Finding My Patience (Yes, it was lost)

Ask anyone who knows me, and they will tell you I am not a patient person most of the time.  Traffic gets me frazzled faster than anyone else I know, waiting in lines makes me a little crazy, and sitting still is definitely not my strong suit.  So imagine my surprise when, on my retreat, I found myself simply sitting on a bench watching water drip in a bird garden.  I’d also had moments of not wanting to move from my camp chair, or watching fish, that I reflected back to when I made the realization.

Apparently I do have a secret well of patience.

The key to finding this source is control.  After much consideration at the bird bath, I realized that the difference between waiting for birds to come to the water and waiting in an airport security line was that I had no time pressure weighing on me with the birds.  The difference between sitting in my camp chair here and sitting (frustrated and unhappy) on a beach in the Bahamas was that here I had chosen to sit in the chair.  I had full control of when I got up, when I left, and what I was doing, whereas the Bahamas moment was enforced by a cruise ship and a cancelled excursion.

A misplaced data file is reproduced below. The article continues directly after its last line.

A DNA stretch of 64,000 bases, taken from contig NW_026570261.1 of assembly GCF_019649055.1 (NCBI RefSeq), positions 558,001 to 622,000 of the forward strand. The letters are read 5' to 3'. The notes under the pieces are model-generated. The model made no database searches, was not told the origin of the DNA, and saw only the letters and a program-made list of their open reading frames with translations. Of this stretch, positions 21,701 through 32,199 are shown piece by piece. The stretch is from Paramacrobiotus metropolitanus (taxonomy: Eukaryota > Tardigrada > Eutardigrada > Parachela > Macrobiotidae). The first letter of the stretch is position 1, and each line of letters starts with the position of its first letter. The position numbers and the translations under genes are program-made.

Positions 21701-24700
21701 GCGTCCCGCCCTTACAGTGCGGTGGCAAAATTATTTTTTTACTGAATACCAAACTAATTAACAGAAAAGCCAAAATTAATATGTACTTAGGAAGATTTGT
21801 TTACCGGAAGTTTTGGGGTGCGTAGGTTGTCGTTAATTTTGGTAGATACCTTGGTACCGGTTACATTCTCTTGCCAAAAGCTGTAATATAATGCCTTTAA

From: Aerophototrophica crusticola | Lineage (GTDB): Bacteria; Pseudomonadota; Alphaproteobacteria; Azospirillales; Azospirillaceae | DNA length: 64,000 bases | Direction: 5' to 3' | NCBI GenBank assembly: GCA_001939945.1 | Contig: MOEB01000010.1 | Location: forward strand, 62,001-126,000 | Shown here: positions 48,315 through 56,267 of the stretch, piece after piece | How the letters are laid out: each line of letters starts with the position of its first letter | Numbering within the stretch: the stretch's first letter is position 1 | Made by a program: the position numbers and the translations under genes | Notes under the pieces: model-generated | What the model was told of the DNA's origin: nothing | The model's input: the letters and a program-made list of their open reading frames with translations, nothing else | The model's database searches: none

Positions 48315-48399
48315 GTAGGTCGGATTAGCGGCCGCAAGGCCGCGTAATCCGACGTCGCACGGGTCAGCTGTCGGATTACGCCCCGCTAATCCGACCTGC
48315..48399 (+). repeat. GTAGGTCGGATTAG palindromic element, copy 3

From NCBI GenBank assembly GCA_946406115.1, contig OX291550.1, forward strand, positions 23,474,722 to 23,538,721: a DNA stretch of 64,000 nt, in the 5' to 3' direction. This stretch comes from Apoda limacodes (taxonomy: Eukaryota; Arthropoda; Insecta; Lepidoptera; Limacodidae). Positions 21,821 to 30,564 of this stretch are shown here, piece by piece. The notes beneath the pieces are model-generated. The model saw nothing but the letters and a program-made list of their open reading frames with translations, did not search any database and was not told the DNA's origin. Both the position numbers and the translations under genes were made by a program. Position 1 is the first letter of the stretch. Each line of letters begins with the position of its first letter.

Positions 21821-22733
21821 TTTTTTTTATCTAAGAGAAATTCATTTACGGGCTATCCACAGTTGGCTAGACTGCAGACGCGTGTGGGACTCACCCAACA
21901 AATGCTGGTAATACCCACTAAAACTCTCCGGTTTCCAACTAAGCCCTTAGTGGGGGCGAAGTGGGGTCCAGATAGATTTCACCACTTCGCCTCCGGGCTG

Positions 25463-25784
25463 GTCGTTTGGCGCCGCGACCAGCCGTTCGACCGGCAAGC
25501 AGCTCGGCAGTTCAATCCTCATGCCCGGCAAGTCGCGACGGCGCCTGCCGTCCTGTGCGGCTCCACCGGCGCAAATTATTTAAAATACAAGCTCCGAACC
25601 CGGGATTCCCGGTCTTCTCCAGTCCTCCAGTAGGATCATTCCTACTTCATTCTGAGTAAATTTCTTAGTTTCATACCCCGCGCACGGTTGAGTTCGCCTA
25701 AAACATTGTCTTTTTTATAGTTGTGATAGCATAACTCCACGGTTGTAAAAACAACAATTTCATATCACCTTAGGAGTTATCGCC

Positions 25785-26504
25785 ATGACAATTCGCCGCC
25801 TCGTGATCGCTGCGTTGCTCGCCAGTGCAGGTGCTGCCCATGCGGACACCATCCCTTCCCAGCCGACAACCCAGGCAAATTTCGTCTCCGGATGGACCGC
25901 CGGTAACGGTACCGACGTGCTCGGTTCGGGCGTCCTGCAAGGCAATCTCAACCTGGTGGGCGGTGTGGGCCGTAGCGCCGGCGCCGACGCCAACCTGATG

Traffic and lines get me knotted up and stressed because they impinge on my ability to be punctual.  Enforced idleness, because a companion has chosen to linger or something is preventing me from leaving, irritates me because I have no choice in the matter.  I have to wait, I have to sit, I have to fill time, not because I’ve picked it, but because it is being forced on me.

This new understanding of myself is both a revelation and a challenge.  I know the source of my impatience; now I must find a way to choose to wait for others, either with me or around me.

I discovered a corollary of this when I returned home.  External stress, unrelated to the moment, can also make me very impatient.  If I’m tired from a day at work, I have no patience with traffic.  If an upcoming task makes me worry, I’ll get angry with my dog for taking too long to sit.  Again, knowing this about myself may help me improve.